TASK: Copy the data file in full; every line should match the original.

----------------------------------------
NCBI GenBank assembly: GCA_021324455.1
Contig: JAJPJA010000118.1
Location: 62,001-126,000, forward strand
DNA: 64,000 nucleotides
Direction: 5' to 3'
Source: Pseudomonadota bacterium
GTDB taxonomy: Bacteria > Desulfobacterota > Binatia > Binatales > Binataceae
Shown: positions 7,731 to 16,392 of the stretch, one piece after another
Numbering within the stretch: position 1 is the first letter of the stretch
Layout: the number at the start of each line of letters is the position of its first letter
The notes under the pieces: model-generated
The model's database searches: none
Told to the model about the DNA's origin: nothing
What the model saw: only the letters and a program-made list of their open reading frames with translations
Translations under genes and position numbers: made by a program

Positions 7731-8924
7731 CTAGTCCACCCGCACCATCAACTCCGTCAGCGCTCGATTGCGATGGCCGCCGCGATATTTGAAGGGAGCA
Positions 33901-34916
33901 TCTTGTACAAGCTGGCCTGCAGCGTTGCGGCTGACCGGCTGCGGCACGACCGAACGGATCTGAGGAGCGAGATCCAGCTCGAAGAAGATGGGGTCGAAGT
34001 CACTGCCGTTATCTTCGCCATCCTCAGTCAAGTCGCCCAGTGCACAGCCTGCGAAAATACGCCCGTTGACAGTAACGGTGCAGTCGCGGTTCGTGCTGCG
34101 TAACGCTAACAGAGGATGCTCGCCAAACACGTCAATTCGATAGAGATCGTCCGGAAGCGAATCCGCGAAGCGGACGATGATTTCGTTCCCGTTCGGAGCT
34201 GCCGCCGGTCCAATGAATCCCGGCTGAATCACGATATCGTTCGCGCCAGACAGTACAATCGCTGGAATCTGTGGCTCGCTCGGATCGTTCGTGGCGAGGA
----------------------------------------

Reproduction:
NCBI GenBank assembly: GCA_021324455.1
Contig: JAJPJA010000118.1
Location: 62,001-126,000, forward strand
DNA: 64,000 nucleotides
Direction: 5' to 3'
Source: Pseudomonadota bacterium
GTDB taxonomy: Bacteria > Desulfobacterota > Binatia > Binatales > Binataceae
Shown: positions 7,731 to 16,392 of the stretch, one piece after another
Numbering within the stretch: position 1 is the first letter of the stretch
Layout: the number at the start of each line of letters is the position of its first letter
The notes under the pieces: model-generated
The model's database searches: none
Told to the model about the DNA's origin: nothing
What the model saw: only the letters and a program-made list of their open reading frames with translations
Translations under genes and position numbers: made by a program

Positions 7731-8924
7731 CTAGTCCACCCGCACCATCAACTCCGTCAGCGCTCGATTGCGATGGCCGCCGCGATATTTGAAGGGAGCA
Positions 33901-34916
33901 TCTTGTACAAGCTGGCCTGCAGCGTTGCGGCTGACCGGCTGCGGCACGACCGAACGGATCTGAGGAGCGAGATCCAGCTCGAAGAAGATGGGGTCGAAGT
34001 CACTGCCGTTATCTTCGCCATCCTCAGTCAAGTCGCCCAGTGCACAGCCTGCGAAAATACGCCCGTTGACAGTAACGGTGCAGTCGCGGTTCGTGCTGCG
34101 TAACGCTAACAGAGGATGCTCGCCAAACACGTCAATTCGATAGAGATCGTCCGGAAGCGAATCCGCGAAGCGGACGATGATTTCGTTCCCGTTCGGAGCT
34201 GCCGCCGGTCCAATGAATCCCGGCTGAATCACGATATCGTTCGCGCCAGACAGTACAATCGCTGGAATCTGTGGCTCGCTCGGATCGTTCGTGGCGAGGA